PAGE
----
Selection and passage of county land preservation voter referendum: The role of government
County jurisdictions in America are increasingly exercising self-government in the provision of public community services through the context of second order federalism. In states exercising this form of contemporary governance, county governments with "reformed" policy-making structures and professional management practices, have begun to rival or surpass municipalities in the delivery of local services with regional implications such as environmental protection (Benton 2002, 2003; Marando and Reeves, 1993). The voter referendum, a form of direct democracy, is an important component of county land preservation and environmental protection governmental policies. The recent growth and success of land preservation voter referendums nationwide reflects an increase in citizen participation in government and their desire to protect vacant land and its natural environment from threats of over-development, urbanization and sprawl, loss of open space and farmland, deterioration of ecosystems, and inadequate park and recreational amenities. The study's design employs a sequential, mixed method. First, a quantitative approach employs the Heckman two-step model. It is fitted with variables for the non-random sample of 227 voter referendum counties and all non-voter referendum counties in the U.S. from 1988 to 2009. Second, the qualitative data collected from the in-depth investigation of three South Florida county case studies with twelve public administrator interviews is transformed for integration with the quantitative findings. The purpose of the qualitative method is to complement, explain and enrich the statistical analysis of county demographic, socio-economic, terrain, regional, governance and government, political preference, environmentalism, and referendum-specific factors. The research finds that government factors are significant in terms of the success of land preservation voter referendums; more specifically, the presence of self-government authority (home rule charter), a reformed structure (county administrator/manager or elected executive), and environmental interest groups. In addition, this study concludes that successful counties are often located coastal, exhibit population and housing growth, and have older and more educated citizens who vote democratic in presidential elections. The analysis of case study documents and public administrator interviews finds that pragmatic considerations of timing, local politics and networking of regional stakeholders are also important features of success. Further research is suggested utilizing additional public participation, local government and public administration factors.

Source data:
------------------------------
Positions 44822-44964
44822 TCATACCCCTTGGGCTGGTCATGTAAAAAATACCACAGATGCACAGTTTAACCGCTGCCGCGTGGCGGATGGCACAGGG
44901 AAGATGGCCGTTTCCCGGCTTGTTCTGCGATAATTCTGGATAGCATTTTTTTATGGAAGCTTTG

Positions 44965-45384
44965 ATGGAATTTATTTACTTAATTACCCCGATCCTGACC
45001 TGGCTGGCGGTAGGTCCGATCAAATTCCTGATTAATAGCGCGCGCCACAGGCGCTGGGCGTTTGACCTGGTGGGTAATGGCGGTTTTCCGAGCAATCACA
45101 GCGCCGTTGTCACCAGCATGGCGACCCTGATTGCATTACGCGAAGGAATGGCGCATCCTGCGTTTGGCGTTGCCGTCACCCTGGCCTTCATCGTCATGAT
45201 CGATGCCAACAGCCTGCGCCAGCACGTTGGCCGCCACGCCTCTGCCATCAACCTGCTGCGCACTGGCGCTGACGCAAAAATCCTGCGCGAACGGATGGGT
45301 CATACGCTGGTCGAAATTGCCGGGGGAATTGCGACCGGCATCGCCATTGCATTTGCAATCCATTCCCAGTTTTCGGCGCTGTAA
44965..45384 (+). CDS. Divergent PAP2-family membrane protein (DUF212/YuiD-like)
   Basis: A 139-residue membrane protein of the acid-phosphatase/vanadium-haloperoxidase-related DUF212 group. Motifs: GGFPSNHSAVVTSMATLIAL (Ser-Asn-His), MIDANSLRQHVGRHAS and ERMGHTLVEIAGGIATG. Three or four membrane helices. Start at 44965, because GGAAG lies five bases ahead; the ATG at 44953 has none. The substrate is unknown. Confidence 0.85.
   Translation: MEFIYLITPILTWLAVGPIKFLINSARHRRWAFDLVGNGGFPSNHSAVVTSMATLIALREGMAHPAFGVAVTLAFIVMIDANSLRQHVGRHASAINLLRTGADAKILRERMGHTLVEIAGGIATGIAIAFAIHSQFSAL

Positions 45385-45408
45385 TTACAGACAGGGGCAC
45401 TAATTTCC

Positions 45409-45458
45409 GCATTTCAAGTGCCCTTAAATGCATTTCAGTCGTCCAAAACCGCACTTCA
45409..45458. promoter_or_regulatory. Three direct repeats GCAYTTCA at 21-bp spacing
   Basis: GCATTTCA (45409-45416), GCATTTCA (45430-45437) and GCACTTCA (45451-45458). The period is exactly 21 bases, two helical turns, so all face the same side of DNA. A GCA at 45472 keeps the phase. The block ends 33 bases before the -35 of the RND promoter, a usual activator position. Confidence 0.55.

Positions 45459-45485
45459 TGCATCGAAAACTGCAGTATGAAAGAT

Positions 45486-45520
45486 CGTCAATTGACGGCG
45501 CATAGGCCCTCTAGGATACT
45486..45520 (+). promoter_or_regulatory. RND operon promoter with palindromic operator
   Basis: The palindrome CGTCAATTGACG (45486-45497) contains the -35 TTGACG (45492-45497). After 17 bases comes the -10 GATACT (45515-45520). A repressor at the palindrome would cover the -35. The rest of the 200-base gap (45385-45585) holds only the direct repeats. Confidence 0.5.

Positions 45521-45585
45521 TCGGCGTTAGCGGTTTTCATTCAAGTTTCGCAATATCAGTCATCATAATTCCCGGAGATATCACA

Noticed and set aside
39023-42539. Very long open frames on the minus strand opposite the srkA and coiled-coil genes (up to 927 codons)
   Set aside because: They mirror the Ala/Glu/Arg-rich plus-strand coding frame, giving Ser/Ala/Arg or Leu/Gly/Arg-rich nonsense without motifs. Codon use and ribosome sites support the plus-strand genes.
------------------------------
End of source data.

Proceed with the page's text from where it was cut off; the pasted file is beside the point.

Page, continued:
Public administration|Public policy
Beaghen, Susan Peabody, "Selection and passage of county land preservation voter referendum: The role of government" (2013). ProQuest ETD Collection for FIU. AAI3567227.